The caller thought that I was being facetious and said “perhaps you would like us to bring a live animal and you could kill it on site to guarantee freshness….”
“If that could be arranged,” I replied, “that would be great. Thanks.”
The buffet monitor laughed politely and then rang off. Of course when the buffet arrived at Monday’s meeting it was meatless and in the absence of anything else I joined the queue of pallid arts fonctionnaires to feast on Lollo Rosso and goat's cheese. I have just been invited to another meeting in June in Stoke (surely they eat meat there). The email ends with the words:
‘If you have any special dietary requirements let me know, but all food will be veggie anyway - Look forward to seeing you all there’
I work in a non-smoking building – which seems to be the norm these days and is a good idea. The smokers have been given a corner of the wheelie-bin compound to indulge their vice. A corrugated plastic porch has been constructed, so that they can even huddle together in the rain if their need to smoke is that desperate. I fully expect the Arts Council to bring in a similar policy for carnivores. I can contemplate being handed a ham sandwich with contempt at a not too distant meeting, before being directed to a dark corner of a car park, or even a cold fire-escape. There I will be expected to eat while standing and I will have to endure disgusted looks from self-righteous vegetarians and the even purer vegans in the organisation. I will walk this Via Dolorosa and endure whatever pain it entails. I will feel no shame and I will eat my meat.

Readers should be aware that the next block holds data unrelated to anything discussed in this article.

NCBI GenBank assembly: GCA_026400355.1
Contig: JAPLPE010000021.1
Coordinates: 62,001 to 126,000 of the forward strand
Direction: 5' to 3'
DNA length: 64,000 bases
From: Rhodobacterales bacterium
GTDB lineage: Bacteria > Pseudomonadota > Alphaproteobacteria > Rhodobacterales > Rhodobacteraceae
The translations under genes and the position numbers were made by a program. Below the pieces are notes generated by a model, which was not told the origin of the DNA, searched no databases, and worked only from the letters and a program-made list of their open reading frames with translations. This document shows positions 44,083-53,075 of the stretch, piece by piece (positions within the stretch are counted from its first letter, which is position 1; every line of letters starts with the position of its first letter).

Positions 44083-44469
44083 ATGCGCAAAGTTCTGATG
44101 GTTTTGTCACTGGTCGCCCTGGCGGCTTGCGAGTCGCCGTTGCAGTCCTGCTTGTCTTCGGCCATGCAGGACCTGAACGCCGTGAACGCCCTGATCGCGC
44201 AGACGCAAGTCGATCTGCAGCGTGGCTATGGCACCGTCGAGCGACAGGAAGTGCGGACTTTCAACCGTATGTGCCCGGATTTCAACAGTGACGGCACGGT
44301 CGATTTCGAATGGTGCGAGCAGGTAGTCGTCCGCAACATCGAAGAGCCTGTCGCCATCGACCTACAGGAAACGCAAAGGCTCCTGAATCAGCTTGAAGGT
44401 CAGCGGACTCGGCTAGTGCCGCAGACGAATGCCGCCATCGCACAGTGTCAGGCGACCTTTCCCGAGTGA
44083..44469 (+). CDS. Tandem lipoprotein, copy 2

I look forward to the meeting in Stoke, but I look forward even more to letting them know in advance that I do indeed have ‘special dietary requirements’.